The state of Georgia — and the country — is divided over so-called "heartbeat" bills and other new state laws restricting abortion. Many are confused about who could be prosecuted and what, exactly, constitutes a violation of the law.
On Second Thought leaves the flashpoints of politics behind and attempts to get some clarity on the legal questions raised by HB 481.
It's a conversation with Amy Steigerwalt, political science professor at Georgia State University, and GPB reporter Stephen Fowler, who has been covering HB 481 since it was introduced in the Georgia General Assembly.
Terrilyn Rivers-Cannon didn't always want to be a social worker. Growing up in Savannah, she wanted to become an attorney.
Rivers-Cannon didn't decide until she was about to graduate high school that she might be interested in following in the footsteps of her aunt, a professor of social work who for years had shared stories at family dinners about the people she helped.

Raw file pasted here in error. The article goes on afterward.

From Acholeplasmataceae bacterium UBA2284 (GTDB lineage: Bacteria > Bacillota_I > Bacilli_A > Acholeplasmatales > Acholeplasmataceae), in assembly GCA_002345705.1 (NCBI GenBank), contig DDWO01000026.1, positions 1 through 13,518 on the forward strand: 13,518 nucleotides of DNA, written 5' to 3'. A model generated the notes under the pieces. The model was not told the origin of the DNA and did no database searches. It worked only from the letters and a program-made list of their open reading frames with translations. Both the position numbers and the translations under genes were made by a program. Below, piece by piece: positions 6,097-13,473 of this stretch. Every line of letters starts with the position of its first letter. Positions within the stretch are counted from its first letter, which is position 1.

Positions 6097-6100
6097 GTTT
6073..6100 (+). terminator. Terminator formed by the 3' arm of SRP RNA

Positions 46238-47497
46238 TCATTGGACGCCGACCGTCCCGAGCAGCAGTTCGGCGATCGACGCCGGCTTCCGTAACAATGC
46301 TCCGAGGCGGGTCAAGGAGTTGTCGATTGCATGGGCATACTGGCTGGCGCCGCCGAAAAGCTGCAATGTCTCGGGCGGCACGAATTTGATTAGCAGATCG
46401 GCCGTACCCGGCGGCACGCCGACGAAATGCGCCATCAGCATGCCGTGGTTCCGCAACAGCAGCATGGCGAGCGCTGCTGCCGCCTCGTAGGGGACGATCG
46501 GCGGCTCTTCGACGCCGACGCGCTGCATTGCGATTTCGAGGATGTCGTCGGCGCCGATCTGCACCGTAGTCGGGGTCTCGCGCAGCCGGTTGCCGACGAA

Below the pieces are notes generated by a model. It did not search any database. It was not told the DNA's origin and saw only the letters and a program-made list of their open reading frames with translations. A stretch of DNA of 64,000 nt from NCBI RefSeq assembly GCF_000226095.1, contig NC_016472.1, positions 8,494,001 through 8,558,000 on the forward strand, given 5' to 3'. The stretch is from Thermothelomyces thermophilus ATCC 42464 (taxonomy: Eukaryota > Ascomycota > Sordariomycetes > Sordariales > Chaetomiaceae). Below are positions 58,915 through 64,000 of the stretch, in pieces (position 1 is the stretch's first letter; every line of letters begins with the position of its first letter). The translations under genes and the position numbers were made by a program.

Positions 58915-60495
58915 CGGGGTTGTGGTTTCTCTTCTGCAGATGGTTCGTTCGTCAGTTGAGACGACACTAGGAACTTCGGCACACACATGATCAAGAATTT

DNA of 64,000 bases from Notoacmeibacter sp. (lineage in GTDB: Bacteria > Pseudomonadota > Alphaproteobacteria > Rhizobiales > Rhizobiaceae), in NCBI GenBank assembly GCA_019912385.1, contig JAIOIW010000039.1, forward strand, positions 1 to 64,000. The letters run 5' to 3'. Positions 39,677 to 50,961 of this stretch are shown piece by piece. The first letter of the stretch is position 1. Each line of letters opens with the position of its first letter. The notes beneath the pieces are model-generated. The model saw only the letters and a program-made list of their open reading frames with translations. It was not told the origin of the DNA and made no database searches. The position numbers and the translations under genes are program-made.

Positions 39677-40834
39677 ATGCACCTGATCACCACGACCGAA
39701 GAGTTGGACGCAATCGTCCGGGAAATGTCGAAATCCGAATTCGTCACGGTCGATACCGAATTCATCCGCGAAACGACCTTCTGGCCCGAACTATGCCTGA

Decades later, Rivers-Cannon is the 2019 National School Social Worker of the Year. She's the first Georgian and African American to earn the national award, which she received for her work with kids at Booker T. Washington High School and Fickett Elementary School in Atlanta in addition to her leadership as president of the School Social Workers Association of Georgia.
Now that school is out for summer, Rivers-Cannon joined On Second Thought for a conversation about her path to social work and her vision for the future of social work in Georgia schools.